TITLE 86: REVENUE
CHAPTER I: DEPARTMENT OF REVENUE
PART 130 RETAILERS' OCCUPATION TAX
SECTION 130.310 FOOD, SOFT DRINKS AND CANDY


 

Section 130.310  Food, Soft Drinks and Candy

 

a)         Food.  With respect to food for human consumption that is to be consumed off the premises where it is sold (other than alcoholic beverages, food consisting of or infused with adult use cannabis, soft drinks, candy and food that has been prepared for immediate consumption), the tax is imposed at the rate of 1%.  Food for human consumption that is to be consumed off the premises where it is sold includes all food sold through a vending machine, except soft drinks, candy, and food products that are dispensed hot from a vending machine, regardless of the location of the vending machine.  (Section 2-10 of the Act) Public Acts 96-34, 96-37 and 96-38 included changes to the definition of soft drinks and provided that candy is not considered "food for human consumption that is to be consumed off the premises where it is sold".  For further information on the definition and taxation of soft drinks, see subsection (d)(6).  For further information regarding the definition and taxation of candy, see subsection (d)(7).

 

b)         The manner in which food is taxed depends upon 2 distinct factors that must both be considered in determining if food is taxed at the high rate as "food prepared for immediate consumption" or the low rate as "food prepared for consumption off the premises where sold".

 

1)         The first factor is whether the retailer selling the food provides premises for consumption of food.  If so, a rebuttable presumption is created that all sales of food by that retailer are considered to be prepared for immediate consumption and subject to tax at the high rate.  As a result of this presumption, even bulk food could potentially be taxable at the high rate.  However, this presumption is rebutted if a retailer demonstrates that:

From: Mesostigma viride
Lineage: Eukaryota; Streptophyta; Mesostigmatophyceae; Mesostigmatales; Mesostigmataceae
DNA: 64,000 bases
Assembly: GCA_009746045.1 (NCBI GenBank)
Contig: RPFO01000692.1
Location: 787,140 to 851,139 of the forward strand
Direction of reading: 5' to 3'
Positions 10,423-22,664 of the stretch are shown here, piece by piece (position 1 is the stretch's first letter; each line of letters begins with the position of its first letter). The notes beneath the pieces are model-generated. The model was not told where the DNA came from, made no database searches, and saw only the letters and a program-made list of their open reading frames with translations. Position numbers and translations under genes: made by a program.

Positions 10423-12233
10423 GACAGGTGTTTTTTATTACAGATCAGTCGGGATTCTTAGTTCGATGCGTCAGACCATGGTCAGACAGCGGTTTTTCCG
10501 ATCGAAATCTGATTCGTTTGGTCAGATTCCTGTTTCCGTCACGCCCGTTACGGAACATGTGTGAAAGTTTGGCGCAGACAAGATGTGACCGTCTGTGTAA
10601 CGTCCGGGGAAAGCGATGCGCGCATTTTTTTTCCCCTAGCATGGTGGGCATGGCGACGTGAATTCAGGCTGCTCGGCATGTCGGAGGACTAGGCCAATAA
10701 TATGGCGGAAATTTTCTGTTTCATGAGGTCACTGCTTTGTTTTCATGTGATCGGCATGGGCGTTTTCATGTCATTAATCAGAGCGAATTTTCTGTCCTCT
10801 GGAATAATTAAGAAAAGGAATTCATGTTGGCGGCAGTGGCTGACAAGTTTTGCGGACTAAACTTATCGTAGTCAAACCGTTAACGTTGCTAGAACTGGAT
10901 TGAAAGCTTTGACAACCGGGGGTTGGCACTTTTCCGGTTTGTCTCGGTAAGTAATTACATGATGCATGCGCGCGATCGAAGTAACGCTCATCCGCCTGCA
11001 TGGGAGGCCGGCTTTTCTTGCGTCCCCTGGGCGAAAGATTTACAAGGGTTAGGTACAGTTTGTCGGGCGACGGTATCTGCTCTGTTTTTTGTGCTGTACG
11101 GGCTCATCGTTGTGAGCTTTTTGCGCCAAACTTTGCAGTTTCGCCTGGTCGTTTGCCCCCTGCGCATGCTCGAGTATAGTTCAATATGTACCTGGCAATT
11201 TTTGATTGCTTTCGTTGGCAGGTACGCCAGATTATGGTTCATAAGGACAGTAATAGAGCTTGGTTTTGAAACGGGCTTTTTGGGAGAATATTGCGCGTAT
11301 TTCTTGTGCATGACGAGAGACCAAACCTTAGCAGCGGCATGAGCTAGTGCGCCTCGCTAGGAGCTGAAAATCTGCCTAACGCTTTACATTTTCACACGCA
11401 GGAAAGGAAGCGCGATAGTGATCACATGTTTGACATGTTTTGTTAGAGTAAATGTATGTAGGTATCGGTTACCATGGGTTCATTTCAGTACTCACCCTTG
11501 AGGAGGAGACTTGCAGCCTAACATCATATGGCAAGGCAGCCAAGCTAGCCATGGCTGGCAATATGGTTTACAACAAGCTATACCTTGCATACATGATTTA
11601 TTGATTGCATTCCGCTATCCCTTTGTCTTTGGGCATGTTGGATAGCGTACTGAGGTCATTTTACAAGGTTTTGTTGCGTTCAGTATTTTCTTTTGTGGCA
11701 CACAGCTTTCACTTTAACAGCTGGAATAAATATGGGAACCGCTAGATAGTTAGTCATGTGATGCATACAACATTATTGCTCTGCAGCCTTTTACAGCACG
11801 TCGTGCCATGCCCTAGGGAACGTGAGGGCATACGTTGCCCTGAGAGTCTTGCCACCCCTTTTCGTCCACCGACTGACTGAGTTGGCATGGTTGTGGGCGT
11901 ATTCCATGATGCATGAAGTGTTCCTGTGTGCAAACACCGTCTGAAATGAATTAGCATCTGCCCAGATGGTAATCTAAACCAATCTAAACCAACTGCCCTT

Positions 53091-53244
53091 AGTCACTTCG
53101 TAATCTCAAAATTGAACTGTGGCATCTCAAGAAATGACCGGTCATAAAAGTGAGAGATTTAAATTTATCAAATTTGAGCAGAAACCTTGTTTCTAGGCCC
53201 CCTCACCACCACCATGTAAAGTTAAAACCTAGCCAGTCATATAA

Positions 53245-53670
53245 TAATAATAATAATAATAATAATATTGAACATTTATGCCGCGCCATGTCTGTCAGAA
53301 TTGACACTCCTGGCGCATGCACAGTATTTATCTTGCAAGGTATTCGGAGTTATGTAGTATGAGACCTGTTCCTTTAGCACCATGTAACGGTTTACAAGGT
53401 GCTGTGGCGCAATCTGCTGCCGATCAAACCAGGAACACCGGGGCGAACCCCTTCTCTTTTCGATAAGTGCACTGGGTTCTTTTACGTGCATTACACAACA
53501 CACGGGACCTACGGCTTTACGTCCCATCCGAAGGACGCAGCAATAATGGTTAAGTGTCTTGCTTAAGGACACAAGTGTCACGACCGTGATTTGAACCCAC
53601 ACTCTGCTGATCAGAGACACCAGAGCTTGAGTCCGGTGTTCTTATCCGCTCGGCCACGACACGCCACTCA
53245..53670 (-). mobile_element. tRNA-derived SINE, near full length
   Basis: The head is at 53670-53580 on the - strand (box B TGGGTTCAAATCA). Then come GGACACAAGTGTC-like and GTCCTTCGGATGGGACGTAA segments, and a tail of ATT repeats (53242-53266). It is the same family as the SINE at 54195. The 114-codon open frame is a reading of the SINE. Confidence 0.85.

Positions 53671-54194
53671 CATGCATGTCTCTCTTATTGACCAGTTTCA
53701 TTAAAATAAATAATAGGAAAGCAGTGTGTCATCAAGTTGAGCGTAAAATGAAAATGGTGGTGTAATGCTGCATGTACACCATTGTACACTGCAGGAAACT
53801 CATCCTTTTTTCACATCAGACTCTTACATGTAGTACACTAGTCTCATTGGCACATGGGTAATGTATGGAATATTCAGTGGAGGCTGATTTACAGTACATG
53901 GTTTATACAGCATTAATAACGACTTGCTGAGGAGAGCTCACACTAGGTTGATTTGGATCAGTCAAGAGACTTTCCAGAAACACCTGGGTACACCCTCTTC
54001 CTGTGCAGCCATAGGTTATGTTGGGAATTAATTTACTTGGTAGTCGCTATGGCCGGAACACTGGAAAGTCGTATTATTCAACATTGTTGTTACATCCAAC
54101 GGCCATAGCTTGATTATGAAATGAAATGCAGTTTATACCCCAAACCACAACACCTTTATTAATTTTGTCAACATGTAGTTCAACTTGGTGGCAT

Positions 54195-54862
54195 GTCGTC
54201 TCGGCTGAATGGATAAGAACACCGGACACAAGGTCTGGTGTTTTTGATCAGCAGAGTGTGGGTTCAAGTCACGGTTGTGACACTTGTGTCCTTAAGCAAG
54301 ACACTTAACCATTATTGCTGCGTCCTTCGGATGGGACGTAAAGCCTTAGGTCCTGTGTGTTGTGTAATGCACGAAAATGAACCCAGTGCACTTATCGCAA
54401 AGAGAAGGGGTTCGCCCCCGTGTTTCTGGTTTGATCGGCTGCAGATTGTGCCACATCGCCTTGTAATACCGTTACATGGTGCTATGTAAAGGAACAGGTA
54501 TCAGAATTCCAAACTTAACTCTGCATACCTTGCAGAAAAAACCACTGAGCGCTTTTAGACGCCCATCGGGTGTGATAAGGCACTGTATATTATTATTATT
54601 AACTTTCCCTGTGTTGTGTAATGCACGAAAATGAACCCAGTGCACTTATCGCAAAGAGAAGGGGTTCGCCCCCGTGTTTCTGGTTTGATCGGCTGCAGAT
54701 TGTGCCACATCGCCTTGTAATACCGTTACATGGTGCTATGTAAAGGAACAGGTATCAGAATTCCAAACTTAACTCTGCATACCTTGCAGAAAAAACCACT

A)        the area for on-premises consumption is physically separated or otherwise distinguishable from the area where food not for immediate consumption is sold; and

 

B)        the retailer has a separate means of recording and accounting for collection of receipts from sales of both high and low rate foods.  For purposes of this subsection (b)(1)(B), the phrase "separate means of recording and accounting for collection of receipts" includes cash registers that separately identify high rate and low rate sales, separate cash registers, and any other methods by which the tax on high and low rate sales are recorded at the time of collection.

 

2)         The second factor is the nature of the food item being sold.  As provided in subsection (c), some foods, such as hot foods, are always considered to be "food prepared for immediate consumption", and thus subject to the high rate of tax. 

 

3)         Numerous examples applying these factors to different types of food and food retailers are provided in subsection (d)(4)(A) through (I). 

 

c)         Definitions

 

1)         "Food". Food is any solid, liquid, powder or item intended by the seller primarily for human internal consumption, whether simple, compound or mixed, including foods such as condiments, spices, seasonings, vitamins, bottled water and ice.

 

2)         "Food Prepared for Immediate Consumption".  Food prepared for immediate consumption means food that is prepared or made ready by a retailer to be eaten without substantial delay after the final stage of preparation by the retailer.

 

A)        Food prepared for immediate consumption includes, but is not limited to, the following:

 

i)          all hot foods, whether sold in a restaurant, delicatessen, grocery store, discount store, concession stand, bowling alley, vending machine or any other location.  At a grocery store, hot foods subject to the high rate of tax include, but are not limited to, pizza, soup, rotisserie or fried chicken and coffee; other examples of food prepared for immediate consumption include popcorn or nachos sold at a movie concession stand; hot dogs sold by a street vendor; and hot precooked meals sold to customers, such as a Thanksgiving dinner.  For purposes of this Section, "hot" means any temperature that is greater than room temperature;

 

ii)         sandwiches, either hot or cold, prepared by a retailer to the individual order of a customer;